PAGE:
More than three-quarters of the money lost by the council after a major economic meltdown in Iceland has been repaid.
Northumberland County Council had £23million invested in various banks based on the northern European island when the financial crisis hit, causing them to crash in autumn 2008.
But while the retrieval of the money is a lengthy and complex process, the county, now struggling under budget pressures of its own, has had £17.6million repaid.
Last week, a spokeswoman for Northumberland County Council told the Gazette: “Of the £23million invested in Icelandic banks, £5.4million remains outstanding.
“£17.6million having been repaid, the current situation with regards to recovery of the sums outstanding varies between each institution and the amounts and timing of payments to depositors such as the council will be determined by the administrators/receivers.”
The county council put £8million into the Glitner Bank in February 2008, while a further £7million was deposited with Kaupthing, Singer, Friedlander in early April.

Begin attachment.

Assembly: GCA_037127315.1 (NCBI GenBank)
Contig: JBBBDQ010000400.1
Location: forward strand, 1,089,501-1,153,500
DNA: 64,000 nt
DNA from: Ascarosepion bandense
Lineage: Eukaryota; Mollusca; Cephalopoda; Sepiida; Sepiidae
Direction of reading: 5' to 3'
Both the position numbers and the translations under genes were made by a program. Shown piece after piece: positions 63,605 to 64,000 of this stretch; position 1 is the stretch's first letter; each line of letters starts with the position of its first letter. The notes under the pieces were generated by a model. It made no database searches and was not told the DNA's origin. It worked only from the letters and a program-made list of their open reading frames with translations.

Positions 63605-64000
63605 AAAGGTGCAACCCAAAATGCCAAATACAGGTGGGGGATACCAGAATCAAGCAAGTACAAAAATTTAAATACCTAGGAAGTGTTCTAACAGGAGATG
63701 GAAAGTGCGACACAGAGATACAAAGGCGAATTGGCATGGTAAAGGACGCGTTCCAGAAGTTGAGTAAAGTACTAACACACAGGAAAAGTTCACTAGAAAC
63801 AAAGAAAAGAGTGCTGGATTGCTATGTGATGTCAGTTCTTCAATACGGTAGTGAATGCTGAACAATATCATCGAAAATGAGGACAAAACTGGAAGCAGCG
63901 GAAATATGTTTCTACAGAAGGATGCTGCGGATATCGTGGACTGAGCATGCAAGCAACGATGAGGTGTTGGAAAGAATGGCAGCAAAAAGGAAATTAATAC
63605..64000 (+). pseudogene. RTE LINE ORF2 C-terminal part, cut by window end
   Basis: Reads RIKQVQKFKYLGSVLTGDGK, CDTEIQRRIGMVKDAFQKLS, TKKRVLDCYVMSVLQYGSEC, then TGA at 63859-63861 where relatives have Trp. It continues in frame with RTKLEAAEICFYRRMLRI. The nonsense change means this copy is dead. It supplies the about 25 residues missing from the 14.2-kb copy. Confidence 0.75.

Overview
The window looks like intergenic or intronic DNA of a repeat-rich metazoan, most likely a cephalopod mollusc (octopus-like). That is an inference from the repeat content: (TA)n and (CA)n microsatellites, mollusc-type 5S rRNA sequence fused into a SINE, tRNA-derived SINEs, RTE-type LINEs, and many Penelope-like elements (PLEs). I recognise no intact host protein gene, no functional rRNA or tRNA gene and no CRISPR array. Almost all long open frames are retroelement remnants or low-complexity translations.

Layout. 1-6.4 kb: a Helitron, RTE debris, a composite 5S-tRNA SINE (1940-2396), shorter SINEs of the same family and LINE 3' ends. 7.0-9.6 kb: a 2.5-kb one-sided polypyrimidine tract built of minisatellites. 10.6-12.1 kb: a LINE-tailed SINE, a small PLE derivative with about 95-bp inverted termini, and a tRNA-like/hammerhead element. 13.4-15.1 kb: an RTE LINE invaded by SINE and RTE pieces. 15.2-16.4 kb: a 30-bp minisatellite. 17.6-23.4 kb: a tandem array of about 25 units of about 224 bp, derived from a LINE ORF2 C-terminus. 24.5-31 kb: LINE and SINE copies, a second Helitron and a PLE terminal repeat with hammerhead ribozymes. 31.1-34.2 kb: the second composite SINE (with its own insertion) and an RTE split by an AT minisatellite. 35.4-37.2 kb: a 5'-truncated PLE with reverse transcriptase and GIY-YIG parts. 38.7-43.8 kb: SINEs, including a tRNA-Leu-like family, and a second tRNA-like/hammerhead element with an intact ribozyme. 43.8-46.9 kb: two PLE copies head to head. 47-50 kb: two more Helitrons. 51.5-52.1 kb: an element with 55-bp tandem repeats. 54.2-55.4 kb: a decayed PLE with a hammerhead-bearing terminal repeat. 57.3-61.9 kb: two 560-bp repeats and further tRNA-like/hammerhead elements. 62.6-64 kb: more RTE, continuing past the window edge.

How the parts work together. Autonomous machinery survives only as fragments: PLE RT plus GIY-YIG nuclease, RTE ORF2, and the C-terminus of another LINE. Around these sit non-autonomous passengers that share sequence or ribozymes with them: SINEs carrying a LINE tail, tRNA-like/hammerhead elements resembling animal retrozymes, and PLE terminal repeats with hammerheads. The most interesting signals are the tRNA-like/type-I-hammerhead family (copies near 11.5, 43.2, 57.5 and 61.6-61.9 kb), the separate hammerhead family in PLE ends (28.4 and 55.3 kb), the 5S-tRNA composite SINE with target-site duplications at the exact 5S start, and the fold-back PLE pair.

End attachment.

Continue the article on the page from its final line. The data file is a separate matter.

Landsbanki Islands received £5million in February that year and a further £1million in March and September, despite the bank’s credit rating being cut that month.
The county also invested £1million in Heritable Bank in March 2008.
At the time of the collapse in October 2008, the then new chief executive of the county council, Steve Stewart, issued reassurances that the crisis would not affect taxpayers or local services, explaining that the money was part of the council’s short-term cash balances.
All of the investments were taken out in line with the council’s Treasury Management Policy Statement and took the prevailing positive credit ratings, prior to the credit crunch, into account.
However, in February 2009, an independent audit by accountants Deloitte found that warnings about risky investments in Icelandic banks had not been heeded by the county council.
And the report also suggested that even though the council’s advisors had downgraded the credit ratings in two banks on April 1, a further £8million was invested in them.